SMR or CMR hard drive Choosing the most suitable hard drive

SMR? or CMR? How to choose the most suitable hard drive for different uses?

Shingled Magnetic Recording (SMR) or Conventional Magnetic Recording (CMR)? Many people ask themselves this question in the search for the right hard drive for a certain use. Because different data recording methods will work differently and therefore, each method is sometimes better, sometimes worse depending on the intended use.
In this guide, we’ll clarify what data logging methods are currently available, how they work, and how they are suitable for different applications.

Common data recording methods of hard disks (CMR and SMR)

The basic data writing mechanism of a hard disk consists of a magnetic head that writes data to the disk (platter) where the data is stored. There are two common data recording methods: CMR and SMR, between which there are obvious differences. When talking about CMR, that is, the usual mechanism of recording magnetic data, when using hard drives with pure PMR (recording data from orthogonal) technology.
SMR, which stands for Shingled Magnetic Recording, is the second method of data recording.


PMR, short for Perpendicular Magnetic Recording, is a method in which magnetization (word recording) takes place vertically and horizontally orthogonally on magnetic disk plates. PMR is the next generation of LMR (Longitudinal Magnetic Recording) technology and achieves data densities up to three times higher than its predecessor LMR technology, the data read/write head is optimized for this purpose and vertical positioning capabilities also contribute to this solution. This solution is developed to achieve a capacity of more than 750 GB on a conventional 3.5-inch hard drive. With PMR technology we can write data directly to the last storage location on the hard disk without filling up the previous data.


SMR, which stands for Shingled Magnetic Recording, performs data overwriting, because it is based on the notion that the write head is larger than the read one. Therefore, the writer writes data very close to the previous tracks so that it remains readable. However, the data of the next track is overwritten, which means that the next track can be overwritten after a successful data logging process. If things don’t go as planned, this “data rewrite” will continue. That can significantly slow down the speed of the data writing process. However, the advantage of this technology is that it achieves a higher storage density than PMR.
In addition to the standard controller cache, SMR drives have an on-disk cache in the outer tracks. That’s where PMR technology comes into play. After data recording, data is transmitted from the controller to the SMR area as soon as possible. On the one hand, this process saves disk space, but at the same time it also has a big difference from CMR technology: If the cache on the faster disk is full before the controller can transmit data to the SMR area, the cache needs to be freed/emptied or overwritten first before new data can be released can be saved there. Therefore, with large files, it may happen that the data transfer rate is reduced after a certain amount of data because the cache is full and first needs to be cleared.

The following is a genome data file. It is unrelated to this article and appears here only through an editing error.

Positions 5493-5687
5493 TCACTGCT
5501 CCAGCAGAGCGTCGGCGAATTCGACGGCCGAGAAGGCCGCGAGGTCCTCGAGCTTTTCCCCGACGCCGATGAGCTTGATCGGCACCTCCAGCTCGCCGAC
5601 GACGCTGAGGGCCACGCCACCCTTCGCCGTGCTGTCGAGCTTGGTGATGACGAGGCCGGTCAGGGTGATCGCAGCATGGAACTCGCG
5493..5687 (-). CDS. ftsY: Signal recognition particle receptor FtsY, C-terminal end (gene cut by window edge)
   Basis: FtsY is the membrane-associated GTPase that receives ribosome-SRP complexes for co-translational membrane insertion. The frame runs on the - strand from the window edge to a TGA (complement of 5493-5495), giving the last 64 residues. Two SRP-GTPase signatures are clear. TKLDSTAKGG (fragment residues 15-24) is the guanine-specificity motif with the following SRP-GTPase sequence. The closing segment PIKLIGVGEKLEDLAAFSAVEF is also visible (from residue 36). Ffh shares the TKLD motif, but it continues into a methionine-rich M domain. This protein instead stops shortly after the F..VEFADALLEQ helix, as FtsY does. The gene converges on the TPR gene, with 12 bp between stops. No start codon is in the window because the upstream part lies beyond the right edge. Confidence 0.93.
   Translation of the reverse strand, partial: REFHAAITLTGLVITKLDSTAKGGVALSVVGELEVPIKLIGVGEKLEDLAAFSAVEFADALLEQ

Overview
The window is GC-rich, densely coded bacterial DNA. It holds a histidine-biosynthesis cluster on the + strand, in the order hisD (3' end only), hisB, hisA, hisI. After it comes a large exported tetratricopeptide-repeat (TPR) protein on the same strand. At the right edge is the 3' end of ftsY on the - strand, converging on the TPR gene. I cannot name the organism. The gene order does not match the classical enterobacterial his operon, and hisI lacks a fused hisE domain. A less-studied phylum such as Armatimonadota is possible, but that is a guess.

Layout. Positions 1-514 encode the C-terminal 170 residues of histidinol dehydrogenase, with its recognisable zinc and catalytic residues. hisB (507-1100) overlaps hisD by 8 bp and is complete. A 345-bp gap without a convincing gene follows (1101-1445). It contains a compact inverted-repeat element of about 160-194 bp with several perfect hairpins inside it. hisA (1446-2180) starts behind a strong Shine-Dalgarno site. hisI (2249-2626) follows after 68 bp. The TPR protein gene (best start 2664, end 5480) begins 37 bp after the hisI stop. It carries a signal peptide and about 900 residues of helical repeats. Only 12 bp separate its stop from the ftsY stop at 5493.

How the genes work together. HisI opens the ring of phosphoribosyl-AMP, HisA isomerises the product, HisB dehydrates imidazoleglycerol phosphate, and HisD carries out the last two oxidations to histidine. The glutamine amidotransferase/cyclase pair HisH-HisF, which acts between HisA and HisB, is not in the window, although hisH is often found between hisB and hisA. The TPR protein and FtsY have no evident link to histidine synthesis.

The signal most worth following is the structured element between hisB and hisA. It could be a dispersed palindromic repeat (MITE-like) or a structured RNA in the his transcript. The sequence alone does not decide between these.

What uses are SMR and CMR technologies suitable for?

SMR hard drives are the right choice if they are used for data storage or require the use of a large hard disk for a data storage PC. They offer greater storage capacity and have better energy efficiency, which makes them a suitable solution for long-term data storage goals. Basically, SMR drives are not quite suitable if that hard drive is constantly performing data writing tasks on a regular basis, because that can lead to cache overflows. In such cases, it is definitely necessary to use a hard drive with the CMR data recording method.
CMR hard drives are the right choice when data is stored at large or extremely large data transfer rates. That includes music streaming, image processing used for network storage servers (NAS) or surveillance camera systems (CCTV)

Conclusion: SMR is for long-term data storage purposes, CMR is for cases in which data writing is frequently repetitive

Today, some companies have replaced CMR technology with SMR technology to save costs, but conversely, random write performance will be significantly slower than CMR technology, especially when set up to run RAID.
SMR can be seen as a relatively new tactic of HDD companies to increase storage density compared to HDDs using “traditional” CMR technology. However, this technology has the disadvantage of significantly slower performance than CMR in certain tasks.
Both technologies (SMR and CMR) have their own advantages and areas of application. In short, you can use SMR technology when you want large hard drives with lower costs and often lower power consumption, as pure data storage devices.
For frequent data writing operations and high-speed big data transfers, i.e. when large data transfer rates are important, CMR hard drives are the first choice.
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